For a whole decade, after I got mine, nothing beat my old leather army boots.If your grandmother (or worse your mother) wore hiking boots, these are not those boots and they they aren’t mine anymore either.
After years of wearing those books packpacing, Vasque came out with some very heavy duty trail boots. I suckered into buying a pair because there were just two options, my high topped laced army boots, (and others just like them(, and these new lower cut heavy duty boots that were all the rage.
I did all the right things to break them in, but once I was on the trail, the weight of those boots really wore me out. I think they probably weighed a couple of pounds each, but after 10 miles they both felt like 20 extra pounds. Thank heavens I had a pair lightweight moccasins to wear at the end of each day to recover.
I kept both boots and used them on and off believing I would twist an ankle if I didn’t, but the Army boots were much lighter, which I liked better. Finally out of desperation I took some running shoes on the trail. I liked the low cut feel and lighter weight. Best of all I did not twist an ankle.
These days, that is still my perfernacw and thanks to a market that has responded with a variety of solutions, you have great choices now too:
I will review a few with you here, beginning with the heaviest to the lightest.
Most Scouts won’t need this kind of boot, that is unless they are bushwacking or bouldering through a rugged wilderness. These boots are a hybrid between a rugged mountaineering boot and a sturdy hiking boot, but like my first pair of boots from Vasque, these will be heavy. Boots like this should have traction, lugged soles to grab a variety of surfaces. They should be high enough to protect ankles from twisting and offer protection from briars, mud, and water, They will come at a higher price, and like I said, they weigh a lot. So, unless you need footwear for hard work and aren’t worried about comfort, these might be your choice, but not me.
Mid-weight Hiking Boot
These days, this is what nearly every hiker thinks of when they think boots. Boots like this are versatile for moderate trails but are also a bit heavy for longer treks.
Lucky for us, BSA launched its own line of licensed boots in 2017. There are three styles in the Be Prepared Expedition Pro series. These are mid-priced and like other boots in this category have “a slip-resistant rubber outsole, an EVA midsole, and a squishy memory foam footbed.” Most mid-weight boots offer some ankle support and blend waterproof leather and synthetic outer layers to keep feet both dry and ventilated. Most offer reinforced rubber toecaps for extra rock protection in rugged terrain. Campmor advises, “Don’t forget to look for staple signs of quality: Waterproof outside, [well-stitched] soles, and a Gore-Tex inner lining.”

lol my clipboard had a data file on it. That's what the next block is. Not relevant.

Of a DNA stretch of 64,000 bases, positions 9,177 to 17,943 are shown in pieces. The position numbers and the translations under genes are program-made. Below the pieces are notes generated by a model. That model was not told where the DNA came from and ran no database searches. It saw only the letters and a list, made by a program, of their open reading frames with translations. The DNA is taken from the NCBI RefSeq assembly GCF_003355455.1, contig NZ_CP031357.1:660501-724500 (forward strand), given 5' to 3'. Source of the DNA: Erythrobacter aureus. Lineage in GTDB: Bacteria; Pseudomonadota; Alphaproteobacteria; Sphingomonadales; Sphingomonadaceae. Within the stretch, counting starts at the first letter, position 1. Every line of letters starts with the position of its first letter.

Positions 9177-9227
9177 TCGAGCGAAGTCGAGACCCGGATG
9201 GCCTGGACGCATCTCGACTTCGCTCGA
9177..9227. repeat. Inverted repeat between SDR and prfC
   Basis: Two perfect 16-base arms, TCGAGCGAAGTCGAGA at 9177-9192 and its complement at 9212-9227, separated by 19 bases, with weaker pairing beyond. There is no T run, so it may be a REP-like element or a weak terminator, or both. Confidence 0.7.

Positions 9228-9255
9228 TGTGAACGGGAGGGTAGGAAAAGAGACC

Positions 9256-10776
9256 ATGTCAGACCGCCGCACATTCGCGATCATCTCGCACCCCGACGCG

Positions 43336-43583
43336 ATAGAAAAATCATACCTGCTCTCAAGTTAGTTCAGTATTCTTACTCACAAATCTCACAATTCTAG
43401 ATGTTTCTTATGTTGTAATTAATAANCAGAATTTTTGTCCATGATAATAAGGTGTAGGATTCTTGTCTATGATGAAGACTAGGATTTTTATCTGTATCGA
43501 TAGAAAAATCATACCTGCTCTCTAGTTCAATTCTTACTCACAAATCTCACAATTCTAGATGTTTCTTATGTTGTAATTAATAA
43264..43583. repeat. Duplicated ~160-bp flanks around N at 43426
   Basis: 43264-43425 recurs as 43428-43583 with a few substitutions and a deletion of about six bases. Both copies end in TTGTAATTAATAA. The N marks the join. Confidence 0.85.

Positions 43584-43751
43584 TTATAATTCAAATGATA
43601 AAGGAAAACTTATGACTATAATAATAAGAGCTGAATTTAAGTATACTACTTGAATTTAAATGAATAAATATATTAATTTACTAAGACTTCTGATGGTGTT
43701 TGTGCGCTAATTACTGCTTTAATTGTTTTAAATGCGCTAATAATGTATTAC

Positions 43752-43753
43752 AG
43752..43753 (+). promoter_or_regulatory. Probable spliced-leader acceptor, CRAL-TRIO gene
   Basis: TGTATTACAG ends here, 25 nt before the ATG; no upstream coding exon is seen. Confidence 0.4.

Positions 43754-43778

Trail Shoes or Hiking Shoes
This has become my personal all around solution and my choice is Cabela’s Men’s Leather X4 All-Terrain Shoes; I have worn this shoe longer than any past boot in my closet and even enjoy them for everyday wear. There is no question that is shoe category is vogue becasue it is a compromise between comfort and performance, plus they look good for casual wear back home.
These are more sturdy than trail runners because of their thicker, lugged soles and the combination of reinforced fabric and leather outers. Naturally, the shoe is lighter than any of the above categories and by my experience, much more comfortable than standard hiking boots. This style of boot demands a close check for waterproofing, quality stitching, arch support, and lace design; unless my shoes are treated they leak in wet weather.
Trail Running Shoes
These days trail running is all the rage, but my experience goes back long before this was popular. I worked in the mountains nearly every summer and I loved to run, so my solution was to buy heavy duty running shoes and it would be a pretty far stretch to consider these “boots.”
Today’s trail runners have more padding and tougher soles, but they are all shy on ankle support, so my trail shoes (described above) would suffice if I was still running. However, I really like the Merrell Agility Peak Flex as it is described in Runner’s World, where they wrote: “testers gave it high marks for the balance of weight and cushioning that made the shoe smoothly conquer a variety of trails.”
I see these on the trail often, but mine don’t work well there; I do not like pebbles under my arch. Yet I have worn out one pair and am on my second set of Keen’s
Sandals like this might be an option for the casual hiker on well-maintained trails, especially since they are quite lite. Of course, these are great for any water crossing and as end-of-day camp shoes. Mine have a toe guard, which I would recommend to anyone looking to buy. Also check for rugged construction, arch support and good quality stitching.
Footwear on the trail should reflect the terrain you will face, but for me, the all-around solution is a pair of low cut trail shoes. I use them for every hike or backpacking trip and have found they meet my needs well